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Skidmore College
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Maddie King: Personal Documentary Film

September 21, 2017

Maddie King '18 took on a film project about a personal topic alive with stories of the past and self-exploration.

Maddie King's GrandmotherThis summer, with the help and support of MDOCS, I embarked on the production of a documentary on a subject that is very personal to me. Two years ago, my grandmother moved to a retirement home and left the house my mother grew up in to be packed up and emptied. The challenge this project posed for me was that of capturing this emptiness in a compelling way on film. Nothingness in of itself isn’t very interesting, unless it is framed as the absence of something else.

I learned a while ago that the more your story includes what you know in some form or another, the better it will be. That being said, when making a documentary about my family as plainly as I have, part of me worries that I gamble too steeply on my life’s artistic value. Can my sentimentality really make a film worth the time of day?

Maddie King, chairA year ago, when the idea for my film first gripped me, I followed my mother from room to empty room with my camera. She was able to resurrect some of the past in remembering in exact detail where objects in the house had always been. Through her, I tried to capture the paradox of an empty house that one cannot help but remember as full. To juxtapose past and present, I had to think beyond the simple boundaries of filming the house as it is now, and used archival materials (photos, home movies, documents etc.) to help reveal how it was then. Creative montaging allowed me to recreate some of my memories in the present moment and hopefully will deliver more visually dynamic representations of my little history.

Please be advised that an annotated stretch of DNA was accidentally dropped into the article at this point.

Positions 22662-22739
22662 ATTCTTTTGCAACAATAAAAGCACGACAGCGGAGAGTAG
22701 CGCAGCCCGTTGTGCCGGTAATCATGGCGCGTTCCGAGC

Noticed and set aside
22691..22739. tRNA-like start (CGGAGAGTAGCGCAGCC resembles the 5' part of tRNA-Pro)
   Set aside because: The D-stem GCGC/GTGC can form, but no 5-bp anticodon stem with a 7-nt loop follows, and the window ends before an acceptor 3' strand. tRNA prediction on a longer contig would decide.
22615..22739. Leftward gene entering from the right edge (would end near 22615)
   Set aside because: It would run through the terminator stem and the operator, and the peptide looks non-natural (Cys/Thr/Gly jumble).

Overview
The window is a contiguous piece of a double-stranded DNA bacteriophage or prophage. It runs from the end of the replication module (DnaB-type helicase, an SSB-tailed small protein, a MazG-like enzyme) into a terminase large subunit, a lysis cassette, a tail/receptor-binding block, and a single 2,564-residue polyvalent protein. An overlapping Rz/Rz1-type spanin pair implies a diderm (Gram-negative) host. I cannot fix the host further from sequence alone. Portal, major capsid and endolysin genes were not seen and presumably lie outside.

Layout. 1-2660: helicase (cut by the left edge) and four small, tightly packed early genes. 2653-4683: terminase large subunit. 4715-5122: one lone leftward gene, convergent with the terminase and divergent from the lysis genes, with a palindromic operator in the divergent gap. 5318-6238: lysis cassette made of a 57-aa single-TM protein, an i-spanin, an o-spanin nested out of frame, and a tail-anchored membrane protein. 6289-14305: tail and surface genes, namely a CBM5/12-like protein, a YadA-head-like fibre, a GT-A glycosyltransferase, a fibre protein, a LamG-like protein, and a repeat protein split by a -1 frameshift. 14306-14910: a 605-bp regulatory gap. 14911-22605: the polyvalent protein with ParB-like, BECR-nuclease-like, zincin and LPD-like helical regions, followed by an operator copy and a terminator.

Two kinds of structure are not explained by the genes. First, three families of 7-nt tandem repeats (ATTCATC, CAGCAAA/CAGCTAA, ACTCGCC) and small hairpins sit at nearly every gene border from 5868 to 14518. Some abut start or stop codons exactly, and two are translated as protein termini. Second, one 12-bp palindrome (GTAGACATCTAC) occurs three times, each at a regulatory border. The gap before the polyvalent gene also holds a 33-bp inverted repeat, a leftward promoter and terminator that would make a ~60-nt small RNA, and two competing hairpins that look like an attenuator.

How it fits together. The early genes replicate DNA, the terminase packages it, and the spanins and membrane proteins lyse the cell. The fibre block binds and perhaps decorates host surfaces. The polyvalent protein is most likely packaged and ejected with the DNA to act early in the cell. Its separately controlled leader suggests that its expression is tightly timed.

Maddie King, cameraI am not a born videographer, but thankfully this was not my very first filmmaking experience. I underwent many of the same small pleasures and annoyances I had experienced the first time around: I worried about capturing sound and eliminating noise with the equipment at my disposition; I delighted in my subjects’ contributions, their testimonies, the way their faces lit up the screen with joy, pain and loneliness; I even griped at the clouds for covering the sun—the only available source of natural light. Reality can sometimes be cumbersome to the inexperienced filmmaker.

Though my time in France was plenty challenging, even heartbreaking at times, I suspect editing will prove to be even harder. So far, curiosity has propelled me to amass the footage. Now it is time to find the story I am trying to tell with it.

—Maddie King '18